E-cigarettes are used by many as an aid to cutting down or quitting cigarette use. They work by providing a clear liquid vapour containing nicotine which is inhaled. Although e-cigarettes contain nicotine, as they do not contain any lit tobacco, they are not technically covered by the current smoking ban. The British Medical Association (BMA) wants the smoking ban extended to cover the vapour from e-cigarettes and companies to prohibit the use of them in the workplace. One of their concerns is the lack of any data showing the impact on the health of users or of those nearby who inhale the vapour.
Therefore, as the e-cigarettes are not currently covered by the smoking ban, it is up to you to decide whether or not to cover them in your smoking policy. Potentially, they are useful in helping your employees reduce the number of cigarettes and may help keep them more focused on work instead of any nicotine craving. However, the use of e-cigarettes could also cause potential problems.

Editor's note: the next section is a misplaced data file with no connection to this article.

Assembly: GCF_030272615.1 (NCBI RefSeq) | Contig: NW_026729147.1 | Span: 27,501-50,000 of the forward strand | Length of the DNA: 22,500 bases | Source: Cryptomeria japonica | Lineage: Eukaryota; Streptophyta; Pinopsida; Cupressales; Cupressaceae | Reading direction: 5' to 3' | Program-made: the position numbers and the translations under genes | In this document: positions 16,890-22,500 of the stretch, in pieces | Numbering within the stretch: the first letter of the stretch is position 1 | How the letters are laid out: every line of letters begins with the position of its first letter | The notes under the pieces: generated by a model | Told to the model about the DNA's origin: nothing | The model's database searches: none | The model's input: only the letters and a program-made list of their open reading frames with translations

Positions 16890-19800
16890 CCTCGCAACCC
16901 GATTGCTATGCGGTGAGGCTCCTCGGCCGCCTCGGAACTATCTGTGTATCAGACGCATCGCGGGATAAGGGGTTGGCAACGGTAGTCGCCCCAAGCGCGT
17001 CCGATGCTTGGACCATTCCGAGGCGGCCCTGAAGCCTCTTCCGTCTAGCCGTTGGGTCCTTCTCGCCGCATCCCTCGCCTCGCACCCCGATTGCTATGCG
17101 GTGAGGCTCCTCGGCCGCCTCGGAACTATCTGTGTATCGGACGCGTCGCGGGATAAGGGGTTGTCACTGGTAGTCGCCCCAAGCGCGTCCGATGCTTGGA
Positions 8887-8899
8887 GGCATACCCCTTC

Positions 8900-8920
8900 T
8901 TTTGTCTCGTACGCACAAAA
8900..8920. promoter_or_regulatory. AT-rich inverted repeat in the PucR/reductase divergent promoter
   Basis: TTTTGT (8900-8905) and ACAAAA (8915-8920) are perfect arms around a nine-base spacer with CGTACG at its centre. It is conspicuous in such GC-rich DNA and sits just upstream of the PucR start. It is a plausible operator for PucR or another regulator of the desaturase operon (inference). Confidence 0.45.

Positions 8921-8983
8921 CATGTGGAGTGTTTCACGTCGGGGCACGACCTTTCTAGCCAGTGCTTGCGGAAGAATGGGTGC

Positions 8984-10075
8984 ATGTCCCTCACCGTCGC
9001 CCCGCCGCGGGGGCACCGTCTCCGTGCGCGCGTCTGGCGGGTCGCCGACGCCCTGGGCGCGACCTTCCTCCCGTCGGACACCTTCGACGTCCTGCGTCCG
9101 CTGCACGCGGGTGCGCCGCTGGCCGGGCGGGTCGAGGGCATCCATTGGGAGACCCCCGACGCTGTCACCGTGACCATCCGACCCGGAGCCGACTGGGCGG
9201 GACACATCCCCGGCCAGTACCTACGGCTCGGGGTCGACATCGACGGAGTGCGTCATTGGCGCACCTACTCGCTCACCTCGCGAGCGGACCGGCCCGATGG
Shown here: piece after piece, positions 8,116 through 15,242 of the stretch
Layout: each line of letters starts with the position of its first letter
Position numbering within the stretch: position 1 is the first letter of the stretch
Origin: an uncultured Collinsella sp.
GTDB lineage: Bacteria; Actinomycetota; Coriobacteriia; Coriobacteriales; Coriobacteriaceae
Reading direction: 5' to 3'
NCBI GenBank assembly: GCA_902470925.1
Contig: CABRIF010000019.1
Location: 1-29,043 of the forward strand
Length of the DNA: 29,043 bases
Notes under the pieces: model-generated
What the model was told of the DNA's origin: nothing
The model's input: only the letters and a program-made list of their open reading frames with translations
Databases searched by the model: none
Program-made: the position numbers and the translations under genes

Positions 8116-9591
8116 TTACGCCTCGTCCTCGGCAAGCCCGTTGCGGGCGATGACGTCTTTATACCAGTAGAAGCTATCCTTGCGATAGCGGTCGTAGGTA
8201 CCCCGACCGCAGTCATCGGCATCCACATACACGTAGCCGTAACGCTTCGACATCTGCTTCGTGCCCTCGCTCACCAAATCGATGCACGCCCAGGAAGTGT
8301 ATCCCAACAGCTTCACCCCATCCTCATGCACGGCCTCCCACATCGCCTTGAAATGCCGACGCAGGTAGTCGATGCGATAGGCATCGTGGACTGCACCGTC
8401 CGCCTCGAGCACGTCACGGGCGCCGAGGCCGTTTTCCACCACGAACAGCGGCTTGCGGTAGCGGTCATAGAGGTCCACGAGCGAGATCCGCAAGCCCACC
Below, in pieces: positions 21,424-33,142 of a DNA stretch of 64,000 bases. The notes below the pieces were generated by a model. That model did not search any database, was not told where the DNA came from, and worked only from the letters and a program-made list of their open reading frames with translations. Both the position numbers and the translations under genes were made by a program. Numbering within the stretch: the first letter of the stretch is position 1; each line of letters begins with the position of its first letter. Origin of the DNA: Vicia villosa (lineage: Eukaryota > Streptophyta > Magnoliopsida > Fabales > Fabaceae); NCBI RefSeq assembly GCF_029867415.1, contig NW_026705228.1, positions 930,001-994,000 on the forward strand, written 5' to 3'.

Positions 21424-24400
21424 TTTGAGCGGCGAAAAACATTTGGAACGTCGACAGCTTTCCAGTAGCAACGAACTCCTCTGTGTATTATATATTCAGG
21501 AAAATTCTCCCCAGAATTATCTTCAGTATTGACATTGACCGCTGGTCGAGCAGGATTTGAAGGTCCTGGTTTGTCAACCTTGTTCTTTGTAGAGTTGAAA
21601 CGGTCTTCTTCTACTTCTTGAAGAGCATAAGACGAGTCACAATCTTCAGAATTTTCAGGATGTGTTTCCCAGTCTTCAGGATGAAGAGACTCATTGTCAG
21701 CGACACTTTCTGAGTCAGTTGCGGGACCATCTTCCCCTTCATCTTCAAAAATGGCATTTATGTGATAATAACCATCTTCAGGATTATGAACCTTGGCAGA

The vapour from these devices looks like smoke and it can cause confusion for your dental staff and your visiting patients about where smoking is allowed, or even to the extent of questioning if your dental practice is complying with the smoking ban. It could also potentially become difficult to address any apparent breaches of the existing smoking ban. It is argued that, as the long-term impact of these devices are not known, you run the risk of storing up trouble for the future if you allow the use of them, especially if they are later found to be harmful to the user or others exposed to second hand vapour, including any pregnant employees or patients and their unborn children. Therefore, given the lack of information available on the impact of these devices, it may be safer to treat them the same way as normal cigarettes.